Do I need to remember my PIN?
No. It is not necessary to remember your PIN except in the
seldom situation when the PIN is a fixed PIN - in which
case simply retaining the user manual, with given PIN, for
future reference is advisable.
Why does pairing in a public
location potentially introduce a security risk?
Theoretically a hacker can monitor and record activities
in the frequency spectrum and then use a computer to
regenerate the PIN codes being exchanged. This requires
specially built hardware and thorough knowledge of Bluetooth
systems. By using a PIN code with eight or more
alphanumeric characters it would take the hacker years to
discover the PIN. By using a 4 digit numeric PIN code, the
hacker could discover the PIN in a matter of a few hours.
Still advanced software is required.
Is this a real risk to Bluetooth
Bluetooth devices generate a secure connection by
means of the initial pairing process. During this process
one or both devices need a PIN code to be entered, which
is used by internal algorithms to generate a secure key,
which is then used to authenticate the devices whenever
they connect in the future.
A new academic paper puts forward a theoretical process
that could potentially "guess" the security
settings on a pair of Bluetooth devices. To do
this the attacking device would need to listen in to the
initial one-time pairing process. From this point it can
use an algorithm to guess the security key and masquerade
as the other Bluetooth device. What is new in
this paper is an approach that forces a new pairing
sequence to be conducted between the two devices and an
improved method of performing the guessing process, which
brings the time down significantly from previous attacks.
To perform this hack, it is necessary for the attacker to
overhear the initial pairing process, which normally only
happens once in a private environment and takes a fraction
of a second. The authors have put forward some possible
methods to try and force a deletion of the security key in
one of the two Bluetooth devices, and hence
initiate a new pairing process, which they could then
listen in to. To do this, they need to masquerade as the
second device during a connection. The equipment needed
for this process is very expensive and usually used by
developers only. If this process succeeds the user will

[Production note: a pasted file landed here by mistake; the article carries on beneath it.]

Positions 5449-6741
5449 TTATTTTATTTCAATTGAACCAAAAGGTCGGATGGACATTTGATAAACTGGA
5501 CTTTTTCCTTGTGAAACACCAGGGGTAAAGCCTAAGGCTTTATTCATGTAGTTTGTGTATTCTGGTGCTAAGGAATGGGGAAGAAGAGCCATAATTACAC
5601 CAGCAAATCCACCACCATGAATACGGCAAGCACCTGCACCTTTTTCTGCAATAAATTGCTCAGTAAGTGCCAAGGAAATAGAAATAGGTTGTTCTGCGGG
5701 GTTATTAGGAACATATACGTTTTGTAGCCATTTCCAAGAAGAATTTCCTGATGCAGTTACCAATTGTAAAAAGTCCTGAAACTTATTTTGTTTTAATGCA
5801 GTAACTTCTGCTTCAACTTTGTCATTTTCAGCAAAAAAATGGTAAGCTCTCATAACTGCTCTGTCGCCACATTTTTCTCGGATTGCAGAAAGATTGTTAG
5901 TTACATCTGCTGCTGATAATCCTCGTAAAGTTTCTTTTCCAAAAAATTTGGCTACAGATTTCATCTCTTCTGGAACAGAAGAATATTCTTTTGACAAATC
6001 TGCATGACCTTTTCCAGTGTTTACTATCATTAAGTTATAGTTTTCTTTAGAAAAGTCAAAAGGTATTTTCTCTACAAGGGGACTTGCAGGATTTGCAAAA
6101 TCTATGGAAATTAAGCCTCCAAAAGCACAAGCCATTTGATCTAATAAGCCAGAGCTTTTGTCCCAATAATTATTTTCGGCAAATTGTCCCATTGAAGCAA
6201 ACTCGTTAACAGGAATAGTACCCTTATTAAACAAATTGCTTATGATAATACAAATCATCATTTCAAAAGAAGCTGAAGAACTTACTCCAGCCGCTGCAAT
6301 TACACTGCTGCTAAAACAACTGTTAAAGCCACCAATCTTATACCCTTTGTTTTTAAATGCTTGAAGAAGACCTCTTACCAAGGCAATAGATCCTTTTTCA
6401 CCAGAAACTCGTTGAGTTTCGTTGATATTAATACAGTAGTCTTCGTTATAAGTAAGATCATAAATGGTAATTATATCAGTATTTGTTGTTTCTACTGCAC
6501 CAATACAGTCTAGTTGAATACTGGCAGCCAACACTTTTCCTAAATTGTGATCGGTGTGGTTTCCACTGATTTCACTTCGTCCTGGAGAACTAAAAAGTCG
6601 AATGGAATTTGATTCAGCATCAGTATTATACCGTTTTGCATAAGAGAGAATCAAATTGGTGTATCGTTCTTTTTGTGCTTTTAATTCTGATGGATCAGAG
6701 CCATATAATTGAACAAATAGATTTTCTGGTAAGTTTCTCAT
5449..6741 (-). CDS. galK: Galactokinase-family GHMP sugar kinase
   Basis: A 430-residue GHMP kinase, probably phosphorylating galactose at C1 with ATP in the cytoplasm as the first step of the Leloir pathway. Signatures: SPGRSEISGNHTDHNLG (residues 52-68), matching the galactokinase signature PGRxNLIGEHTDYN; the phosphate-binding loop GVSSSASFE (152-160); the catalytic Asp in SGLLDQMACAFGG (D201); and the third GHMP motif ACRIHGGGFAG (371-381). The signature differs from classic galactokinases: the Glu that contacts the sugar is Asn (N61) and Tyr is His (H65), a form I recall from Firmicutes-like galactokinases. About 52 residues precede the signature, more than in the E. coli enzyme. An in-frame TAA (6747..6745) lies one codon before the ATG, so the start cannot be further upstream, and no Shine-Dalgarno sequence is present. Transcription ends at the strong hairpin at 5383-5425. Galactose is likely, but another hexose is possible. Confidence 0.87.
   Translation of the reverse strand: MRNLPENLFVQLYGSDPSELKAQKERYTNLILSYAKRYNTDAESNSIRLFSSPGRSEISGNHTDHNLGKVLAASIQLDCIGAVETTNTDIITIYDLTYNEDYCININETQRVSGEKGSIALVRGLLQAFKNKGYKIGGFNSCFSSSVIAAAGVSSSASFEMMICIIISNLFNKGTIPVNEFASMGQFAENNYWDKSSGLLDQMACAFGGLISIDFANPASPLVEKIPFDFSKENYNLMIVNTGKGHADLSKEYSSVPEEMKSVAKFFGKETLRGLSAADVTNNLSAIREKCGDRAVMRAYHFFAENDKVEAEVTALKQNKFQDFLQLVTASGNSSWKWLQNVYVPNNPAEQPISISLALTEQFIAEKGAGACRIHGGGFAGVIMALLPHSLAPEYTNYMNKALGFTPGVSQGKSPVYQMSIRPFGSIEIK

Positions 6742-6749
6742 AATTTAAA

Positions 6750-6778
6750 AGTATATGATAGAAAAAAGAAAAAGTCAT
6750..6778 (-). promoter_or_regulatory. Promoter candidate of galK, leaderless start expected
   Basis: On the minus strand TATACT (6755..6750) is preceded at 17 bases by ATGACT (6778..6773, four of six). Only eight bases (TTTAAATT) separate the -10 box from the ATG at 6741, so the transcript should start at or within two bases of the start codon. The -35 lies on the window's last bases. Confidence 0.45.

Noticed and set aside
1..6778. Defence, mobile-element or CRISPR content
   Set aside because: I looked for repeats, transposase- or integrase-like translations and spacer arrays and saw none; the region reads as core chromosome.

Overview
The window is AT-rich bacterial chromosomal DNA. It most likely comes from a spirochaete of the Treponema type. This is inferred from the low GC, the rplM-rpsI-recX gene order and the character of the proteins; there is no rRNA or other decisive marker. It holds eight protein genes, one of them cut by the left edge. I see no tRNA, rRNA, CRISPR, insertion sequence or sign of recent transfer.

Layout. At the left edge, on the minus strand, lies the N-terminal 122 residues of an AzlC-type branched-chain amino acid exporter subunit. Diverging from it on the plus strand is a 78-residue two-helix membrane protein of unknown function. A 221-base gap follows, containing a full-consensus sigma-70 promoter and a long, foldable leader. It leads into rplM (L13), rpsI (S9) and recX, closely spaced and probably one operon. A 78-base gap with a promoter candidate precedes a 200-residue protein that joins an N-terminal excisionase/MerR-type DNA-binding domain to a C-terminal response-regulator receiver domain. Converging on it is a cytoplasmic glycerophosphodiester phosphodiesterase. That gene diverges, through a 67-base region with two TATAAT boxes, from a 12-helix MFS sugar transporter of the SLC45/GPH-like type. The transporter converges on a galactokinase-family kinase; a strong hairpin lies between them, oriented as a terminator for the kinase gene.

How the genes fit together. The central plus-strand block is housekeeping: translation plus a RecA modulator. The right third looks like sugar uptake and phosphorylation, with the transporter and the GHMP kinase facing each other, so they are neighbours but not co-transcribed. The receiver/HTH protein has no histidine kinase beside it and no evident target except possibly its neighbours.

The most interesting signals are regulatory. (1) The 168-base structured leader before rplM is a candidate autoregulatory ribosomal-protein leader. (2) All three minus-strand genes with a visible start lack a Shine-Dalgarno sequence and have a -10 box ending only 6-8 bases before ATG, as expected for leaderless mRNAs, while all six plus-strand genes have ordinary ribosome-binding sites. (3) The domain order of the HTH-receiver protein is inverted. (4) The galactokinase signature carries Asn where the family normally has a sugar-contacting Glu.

see a message on their device that asks them to re-enter a
PIN code. If they do this while the attacker is present,
and the PIN code they enter is sufficiently short, then
the attack could theoretically succeed.
If the PIN key that has been used consists of only four
numeric characters, a fast PC can calculate the security
key in less than one tenth of a second. As the PIN key
gets longer, the time to crack the security code gets
longer and longer. At eight alphanumeric characters it
would take over one hundred years to calculate the PIN
making this crack nearly impossible.
This is an academic analysis of Bluetooth
security. What this analysis outlines is possible, but it
is highly unlikely for a normal user to ever encounter
such an attack. The attack also relies on a degree of user
gullibility, so understanding the Bluetooth
pairing process is an important defense.
Can the SIG guarantee me that all
of my future Bluetooth products will be secure?
Absolute security can never be totally guaranteed - in
technology or otherwise. Security is an ongoing and
important effort for any technology. The Bluetooth
SIG has made security a high priority from day one with
security algorithms that to date have proven adequate. In
the roadmap for the advancement of Bluetooth
wireless technology, the Bluetooth SIG published
security and privacy enhancements. These enhancements to
the specification further strengthen the pairing process
and ensure privacy after a connection is established. We
are continuing with our work in this area, trying to
always stay a step ahead of people trying to hack into